Patriarchy has a system of class stratification, sucking power and money upwards. But it allows people at the bottom to exercise control over others there. Class, race, gender, sexuality, etc, etc, all exist within this structure. Gender isn't the half of it. And this division and stratification along gender, race and other lines stops people from being united against the minority at the top, since they're too busy trying to get a better rung on the ladder themselves, even if they're already near the bottom. Upper class white women colluded with slavery, and they have historically treated lower class people of any gender poorly or even with snobbery or cruelty. Gender is more obviously connected to patriarchy, but there have been massive injustices committed against men - press ganging, rounding men up to fight in wars they had no interest in, and WWI to me is one of the most terrible examples. An utter waste of human life. And the way that men were shamed with the likes of white feathers if they didn't want to fight - utterly disgusting. It was predominantly male lives that were lost there, and you can bet it wasn't the people at the top of the military. It was the more expendable men, more expendable because of social class for one.

    So yes, I think it's complicated. But that's why the collusion of women professionals is not exactly leaving me surprised.
     
    Last edited: May 23, 2017
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  16. Molly98

    Molly98 Senior Member

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    Just one little comment for people to think about and perhaps add their experiences or analysis.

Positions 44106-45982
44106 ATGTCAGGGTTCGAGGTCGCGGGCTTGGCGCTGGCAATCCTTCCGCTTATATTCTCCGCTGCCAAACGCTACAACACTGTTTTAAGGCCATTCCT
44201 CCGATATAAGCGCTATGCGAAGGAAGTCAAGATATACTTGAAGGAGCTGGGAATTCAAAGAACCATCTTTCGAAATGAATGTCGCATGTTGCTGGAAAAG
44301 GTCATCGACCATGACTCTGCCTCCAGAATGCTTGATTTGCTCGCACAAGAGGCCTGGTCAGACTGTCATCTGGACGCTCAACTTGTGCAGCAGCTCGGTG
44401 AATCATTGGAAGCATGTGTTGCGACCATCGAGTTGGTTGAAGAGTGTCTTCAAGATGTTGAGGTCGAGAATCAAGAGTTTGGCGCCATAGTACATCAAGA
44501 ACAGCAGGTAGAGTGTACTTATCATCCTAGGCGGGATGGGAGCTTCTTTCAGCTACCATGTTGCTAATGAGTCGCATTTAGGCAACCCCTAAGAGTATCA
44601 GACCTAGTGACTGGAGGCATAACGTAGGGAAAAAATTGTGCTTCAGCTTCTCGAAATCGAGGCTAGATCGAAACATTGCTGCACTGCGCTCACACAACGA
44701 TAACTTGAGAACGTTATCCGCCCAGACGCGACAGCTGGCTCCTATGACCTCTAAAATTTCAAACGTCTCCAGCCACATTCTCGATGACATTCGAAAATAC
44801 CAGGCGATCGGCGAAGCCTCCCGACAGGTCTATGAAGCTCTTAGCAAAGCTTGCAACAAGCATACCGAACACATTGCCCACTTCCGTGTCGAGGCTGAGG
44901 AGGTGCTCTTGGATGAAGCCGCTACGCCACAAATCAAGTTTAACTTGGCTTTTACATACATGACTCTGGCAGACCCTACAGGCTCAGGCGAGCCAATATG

Once upon a time I would consider myself a strong, independent woman, owned my own home aged 21, traveled the world on my own, studied at post grad level, was a respected professional in my work. I get Diagnosed with ME all of a sudden, my experience, voice, views, intelligence are wiped out over night, nothing is believed or taken seriously, you all will know and share the experience I am sure.

    But how is it I generally get a far better response and taken more seriously if my husband accompanies me to all appointments, all DWP stuff, everything. He now comes to everything with me because we both know there is less chance of being outright dismissed, and far less chance of abusive or ridiculing behavior.

    I hate and I mean hate that it has to be this way, but it is this way, if I am to get anywhere I now have to have him there. The difference in attitude can be quite startling. Professional looking white man in a suit, listened to and respected, sick female with ME dismissed and ridiculed and not taken seriously. But then perhaps neither are Male ME patients. But would taking your wife or partner make any Difference? and is it that you are being treat in this way because ME is perceived weak, in ability to push through, get on with things, be a Man, so as said before it is perceived as weak and feminine and that's why men with ME are also not being taken seriously.
     
  17. Jenny TipsforME

    Jenny TipsforME Senior Member

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    @RogerBlack using that analogy we're saying that a group is chosen for shooting BECAUSE they are majority female. So in that case men in that majority female group should be loudly challenging this criteria for execution!
     
  18. RogerBlack

    RogerBlack Senior Member

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    No, I'm saying you should stop the shooting.
    In that MUS treatment as it is currently envisioned is not in fact a useful concept at all.
     
  19. Jenny TipsforME

    Jenny TipsforME Senior Member

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    @Ysabelle-S i do agree but this thread is focused on the gender aspect.
     
  20. Jenny TipsforME

    Jenny TipsforME Senior Member

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    What about evidence? Either way.